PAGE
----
Simla Agreement 1972
The Simla Agreement signed by the then prime minister Indira Gandhi and then Pakistan’s president Zulfikar Ali Bhutto on July 2, 1972 was much more...
The Simla Agreement signed by the then prime minister Indira Gandhi and then Pakistan’s president Zulfikar Ali Bhutto on July 2, 1972 was much more than a peace treaty seeking to reverse the consequences of the 1971 war (i.e. to bring about withdrawal of troops and an exchange of PoWs).
It was a comprehensive blue print for good neighbourly relations between India and Pakistan. Under the Simla Agreement both countries undertook to abjure conflict and confrontation which had marred relations in the past, and to work towards the establishment of durable peace, friendship and cooperation.
The Simla Agreement contains a set of guiding principles, mutually agreed to by India and Pakistan, which both sides would adhere to while managing relations with each other. These emphasise: Respect for each other’s territorial integrity and sovereignty; non-interference in each other’s internal affairs; respect for each other’s unity, political independence; sovereign equality; and abjuring hostile propaganda. The following principles of the Agreement are, however, particularly noteworthy:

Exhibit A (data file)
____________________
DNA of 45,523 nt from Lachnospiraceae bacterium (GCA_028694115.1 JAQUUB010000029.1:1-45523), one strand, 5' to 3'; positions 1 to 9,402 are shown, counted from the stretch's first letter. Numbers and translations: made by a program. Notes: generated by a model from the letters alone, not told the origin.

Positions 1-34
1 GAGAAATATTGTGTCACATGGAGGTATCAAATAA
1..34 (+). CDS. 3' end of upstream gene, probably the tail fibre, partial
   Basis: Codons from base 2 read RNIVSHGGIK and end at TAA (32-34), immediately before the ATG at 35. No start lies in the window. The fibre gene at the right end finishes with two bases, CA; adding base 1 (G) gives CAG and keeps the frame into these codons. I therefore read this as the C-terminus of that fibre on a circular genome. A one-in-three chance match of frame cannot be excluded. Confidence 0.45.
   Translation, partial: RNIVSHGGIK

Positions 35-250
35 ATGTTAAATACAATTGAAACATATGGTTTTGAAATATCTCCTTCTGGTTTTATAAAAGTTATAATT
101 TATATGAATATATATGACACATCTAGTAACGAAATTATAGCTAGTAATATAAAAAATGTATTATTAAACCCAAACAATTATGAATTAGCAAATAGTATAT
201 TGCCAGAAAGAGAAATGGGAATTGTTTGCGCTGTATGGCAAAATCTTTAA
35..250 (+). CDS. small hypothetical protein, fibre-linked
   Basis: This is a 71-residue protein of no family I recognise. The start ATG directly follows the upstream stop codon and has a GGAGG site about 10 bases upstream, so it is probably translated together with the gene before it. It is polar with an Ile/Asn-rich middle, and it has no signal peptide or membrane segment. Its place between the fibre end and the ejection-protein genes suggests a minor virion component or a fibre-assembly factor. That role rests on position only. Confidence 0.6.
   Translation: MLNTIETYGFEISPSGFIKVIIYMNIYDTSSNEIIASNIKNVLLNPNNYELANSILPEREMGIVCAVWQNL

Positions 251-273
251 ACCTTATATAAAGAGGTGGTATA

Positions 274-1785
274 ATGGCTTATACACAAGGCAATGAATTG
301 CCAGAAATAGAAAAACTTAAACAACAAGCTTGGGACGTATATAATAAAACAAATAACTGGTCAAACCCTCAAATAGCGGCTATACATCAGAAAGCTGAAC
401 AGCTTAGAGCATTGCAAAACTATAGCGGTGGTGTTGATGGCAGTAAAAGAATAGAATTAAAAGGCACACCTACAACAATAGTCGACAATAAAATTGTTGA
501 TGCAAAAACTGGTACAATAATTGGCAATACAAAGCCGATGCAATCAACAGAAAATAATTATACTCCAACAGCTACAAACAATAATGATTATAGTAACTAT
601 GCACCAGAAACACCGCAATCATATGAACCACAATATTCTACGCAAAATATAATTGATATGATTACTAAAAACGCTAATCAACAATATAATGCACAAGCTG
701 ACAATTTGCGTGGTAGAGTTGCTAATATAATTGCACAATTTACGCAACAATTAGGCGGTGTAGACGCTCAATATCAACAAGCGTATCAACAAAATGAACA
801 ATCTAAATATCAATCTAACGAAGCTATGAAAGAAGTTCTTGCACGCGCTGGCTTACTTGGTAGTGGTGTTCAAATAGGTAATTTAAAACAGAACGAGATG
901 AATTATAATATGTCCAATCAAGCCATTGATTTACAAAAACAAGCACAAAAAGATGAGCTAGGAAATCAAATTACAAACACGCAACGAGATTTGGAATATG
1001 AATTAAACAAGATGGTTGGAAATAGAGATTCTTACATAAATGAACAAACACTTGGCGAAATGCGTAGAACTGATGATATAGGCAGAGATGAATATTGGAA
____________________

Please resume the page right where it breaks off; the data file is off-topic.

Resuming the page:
A mutual commitment to the peaceful resolution of all issues through direct bilateral approaches -- To build the foundations of a cooperative relationship with special focus on people to people contacts; To uphold the inviolability of the Line of Control in Jammu and Kashmir, which is a most important CBM between India and Pakistan, and a key to durable peace; India has faithfully observed the Simla Agreement in the conduct of its relations with Pakistan.